Area Navigation (RNAV)

    Area Navigation (RNAV) is a type of PBN that allows aircraft to fly a defined route using station-referenced navigational aids (usually satellites) or on-board navigational equipment, or a combination of these. This technology is in used at airports around the world, including Toronto Pearson, and is essential to providing an airspace structure that supports safe sequencing at high traffic volume airports.

    Required Navigational Performance (RNP) and Required Navigational Performance – Authorization Required (RNP AR)

    Required Navigation procedures are similar to RNAV but also include on-board performance monitoring and alerting. It allows for even more efficient and flexible use of airspace than with RNAV. On-board performance monitoring and alerting allows RNP operations to provide an additional level of safety and capability over RNAV operations.

    RNP systems allow an aircraft to fly a specific path between two 3D-defined points in space. This allows for the design of flight paths that are shorter and that provide for a continuous descent – reducing flying time, greenhouse gas emissions and noise. RNP AR systems are used in obstacle-rich environments, where a higher level of navigation performance better able to address issues of airport access is required, and more recently have been adopted for improved operational efficiency, particularly at larger airports. The operator must meet additional aircraft and aircrew requirements, and obtain prior operational authorization from the regulatory authority before operating.

    About Noise Modelling

    The GTAA and NAV CANADA undertook noise modelling to understand the benefits and impacts of the options being proposed as well as to assist in communicating them. Since the proposals affect different aspects of aircraft operations at Toronto Pearson, the best noise modelling metrics were used for each idea. These include the use of single event, average and threshold modelling.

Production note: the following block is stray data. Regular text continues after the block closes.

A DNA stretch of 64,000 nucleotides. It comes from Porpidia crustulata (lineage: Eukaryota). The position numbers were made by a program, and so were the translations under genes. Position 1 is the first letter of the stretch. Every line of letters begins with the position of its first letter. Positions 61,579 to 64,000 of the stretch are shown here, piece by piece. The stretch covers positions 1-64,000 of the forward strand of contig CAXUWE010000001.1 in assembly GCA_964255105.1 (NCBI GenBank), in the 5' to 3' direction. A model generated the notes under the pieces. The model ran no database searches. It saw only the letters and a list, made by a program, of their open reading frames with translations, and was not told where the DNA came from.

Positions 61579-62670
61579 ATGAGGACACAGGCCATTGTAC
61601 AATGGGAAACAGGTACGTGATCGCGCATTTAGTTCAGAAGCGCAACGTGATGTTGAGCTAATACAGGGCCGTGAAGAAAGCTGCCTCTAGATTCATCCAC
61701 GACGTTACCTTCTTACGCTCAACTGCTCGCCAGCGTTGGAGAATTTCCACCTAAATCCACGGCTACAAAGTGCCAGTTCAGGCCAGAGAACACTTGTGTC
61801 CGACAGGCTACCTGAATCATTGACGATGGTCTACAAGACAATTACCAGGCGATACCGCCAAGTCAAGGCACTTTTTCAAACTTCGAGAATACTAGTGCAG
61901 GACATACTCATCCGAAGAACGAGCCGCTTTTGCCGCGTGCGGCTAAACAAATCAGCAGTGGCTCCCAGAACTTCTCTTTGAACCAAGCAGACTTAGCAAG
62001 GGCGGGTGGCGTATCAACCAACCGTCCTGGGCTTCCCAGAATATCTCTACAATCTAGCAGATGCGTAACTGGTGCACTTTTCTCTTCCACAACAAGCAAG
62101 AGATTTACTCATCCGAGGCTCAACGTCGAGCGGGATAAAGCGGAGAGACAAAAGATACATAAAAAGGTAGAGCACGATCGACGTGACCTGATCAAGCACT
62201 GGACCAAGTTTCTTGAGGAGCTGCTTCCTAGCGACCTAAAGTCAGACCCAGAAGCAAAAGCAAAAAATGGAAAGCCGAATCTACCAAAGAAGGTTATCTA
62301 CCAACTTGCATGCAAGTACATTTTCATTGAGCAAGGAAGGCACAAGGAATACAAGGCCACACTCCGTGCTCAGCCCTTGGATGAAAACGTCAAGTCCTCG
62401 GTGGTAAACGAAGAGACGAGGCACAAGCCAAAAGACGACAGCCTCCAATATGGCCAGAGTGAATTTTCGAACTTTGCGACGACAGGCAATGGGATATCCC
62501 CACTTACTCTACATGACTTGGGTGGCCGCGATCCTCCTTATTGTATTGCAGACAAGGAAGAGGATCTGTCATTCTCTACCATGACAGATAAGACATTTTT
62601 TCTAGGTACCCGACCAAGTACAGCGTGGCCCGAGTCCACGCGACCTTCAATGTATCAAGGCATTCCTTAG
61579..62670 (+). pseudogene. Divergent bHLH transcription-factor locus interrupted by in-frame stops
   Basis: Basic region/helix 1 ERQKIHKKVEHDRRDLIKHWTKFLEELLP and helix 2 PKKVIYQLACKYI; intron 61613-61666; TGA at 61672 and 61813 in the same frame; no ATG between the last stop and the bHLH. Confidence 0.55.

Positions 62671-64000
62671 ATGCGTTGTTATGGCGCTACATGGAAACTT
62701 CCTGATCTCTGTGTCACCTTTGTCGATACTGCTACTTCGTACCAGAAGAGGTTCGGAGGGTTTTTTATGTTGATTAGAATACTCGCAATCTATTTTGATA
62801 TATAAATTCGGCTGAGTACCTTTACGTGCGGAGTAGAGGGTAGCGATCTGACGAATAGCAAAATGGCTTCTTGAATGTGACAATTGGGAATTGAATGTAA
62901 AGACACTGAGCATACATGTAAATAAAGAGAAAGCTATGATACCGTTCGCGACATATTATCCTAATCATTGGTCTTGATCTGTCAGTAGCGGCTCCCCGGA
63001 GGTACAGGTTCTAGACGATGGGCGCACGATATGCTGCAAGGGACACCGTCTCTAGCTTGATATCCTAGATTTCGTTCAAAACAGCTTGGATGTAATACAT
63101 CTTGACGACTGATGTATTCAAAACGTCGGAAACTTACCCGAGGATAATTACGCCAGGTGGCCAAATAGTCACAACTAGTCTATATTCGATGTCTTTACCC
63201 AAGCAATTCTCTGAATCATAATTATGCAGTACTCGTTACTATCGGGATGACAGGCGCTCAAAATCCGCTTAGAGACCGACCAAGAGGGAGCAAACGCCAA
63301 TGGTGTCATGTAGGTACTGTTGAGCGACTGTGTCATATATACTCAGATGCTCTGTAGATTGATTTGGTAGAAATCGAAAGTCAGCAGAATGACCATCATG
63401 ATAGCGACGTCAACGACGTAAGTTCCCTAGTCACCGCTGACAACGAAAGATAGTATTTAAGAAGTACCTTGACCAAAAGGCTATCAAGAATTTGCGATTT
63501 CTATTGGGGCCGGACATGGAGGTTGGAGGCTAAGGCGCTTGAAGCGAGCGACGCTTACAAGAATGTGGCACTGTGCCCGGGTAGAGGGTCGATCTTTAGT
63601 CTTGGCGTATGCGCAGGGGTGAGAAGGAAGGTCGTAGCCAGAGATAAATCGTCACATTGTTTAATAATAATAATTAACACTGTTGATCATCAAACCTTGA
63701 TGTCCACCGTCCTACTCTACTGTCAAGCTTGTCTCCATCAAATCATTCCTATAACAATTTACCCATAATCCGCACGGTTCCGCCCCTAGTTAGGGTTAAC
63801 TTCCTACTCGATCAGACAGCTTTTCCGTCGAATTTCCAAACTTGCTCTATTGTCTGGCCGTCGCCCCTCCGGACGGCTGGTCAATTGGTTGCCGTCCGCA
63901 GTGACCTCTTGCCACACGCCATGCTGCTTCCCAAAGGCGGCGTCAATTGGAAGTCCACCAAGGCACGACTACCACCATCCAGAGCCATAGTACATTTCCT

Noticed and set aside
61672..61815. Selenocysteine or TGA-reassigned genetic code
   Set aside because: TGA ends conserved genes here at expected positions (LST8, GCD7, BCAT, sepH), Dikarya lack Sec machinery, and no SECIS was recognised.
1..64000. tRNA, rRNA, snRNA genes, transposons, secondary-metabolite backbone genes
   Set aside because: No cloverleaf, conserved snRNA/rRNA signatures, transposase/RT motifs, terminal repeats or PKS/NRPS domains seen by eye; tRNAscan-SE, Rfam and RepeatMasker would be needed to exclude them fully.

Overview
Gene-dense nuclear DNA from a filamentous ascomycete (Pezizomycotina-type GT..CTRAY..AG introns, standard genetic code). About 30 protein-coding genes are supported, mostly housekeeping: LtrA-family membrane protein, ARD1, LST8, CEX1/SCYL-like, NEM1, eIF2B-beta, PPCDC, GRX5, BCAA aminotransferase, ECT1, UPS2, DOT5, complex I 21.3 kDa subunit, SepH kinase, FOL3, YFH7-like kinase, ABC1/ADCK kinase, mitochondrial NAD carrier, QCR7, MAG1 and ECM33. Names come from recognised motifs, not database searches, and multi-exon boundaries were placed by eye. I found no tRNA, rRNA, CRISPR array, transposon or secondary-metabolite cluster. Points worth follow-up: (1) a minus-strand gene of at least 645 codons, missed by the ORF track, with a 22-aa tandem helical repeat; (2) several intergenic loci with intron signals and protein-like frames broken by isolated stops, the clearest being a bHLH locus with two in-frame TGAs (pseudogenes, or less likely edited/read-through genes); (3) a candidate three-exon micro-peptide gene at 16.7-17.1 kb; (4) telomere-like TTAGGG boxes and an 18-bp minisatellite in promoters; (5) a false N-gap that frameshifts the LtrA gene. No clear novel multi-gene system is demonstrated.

For proposals that put forward a specific change to a flight path – such as those presented in ideas 1, 2, and 4 – single event noise modelling was used. This allows for the easy comparison of the noise footprint between existing and proposed flight paths by showing what the noise footprint would look like if a single aircraft flew the respective procedures. This footprint is known as the Single Event Lmax contour. While some of our maps show the footprint as a static contour, it’s important to understand that noise events are temporary. For comparison purposes, a 737-800 was used to show single event noise footprints.

    The proposals related to runway utilization and operations over a longer time period were considered – such as those presented in ideas 5 and 6 – a mix of average and threshold metrics were used. Threshold metrics allow us to project how many times a certain noise level will be reached (Number Above).

    Average measures, such as CNEL (Community Noise Equivalent Level), allow us to compare what the average exposure over a specified time period will look like both before and after a proposal. CNEL is the average sound level over a specified period, with a penalty of 5 dB added for 7:00 p.m. to 10:00 p.m., and a penalty of 10 dB added for of 10:00 p.m. to 7:00 a.m. Average metrics take in to account all the noise events. Single event levels (Lmax) cannot be effectively compared against average levels such as CNEL. Rather, one must compare CNEL noise footprints to other CNEL footprints and Single Event Lmax footprints to other Single Event Lmax footprints.

    You can find even more helpful terms in our glossary.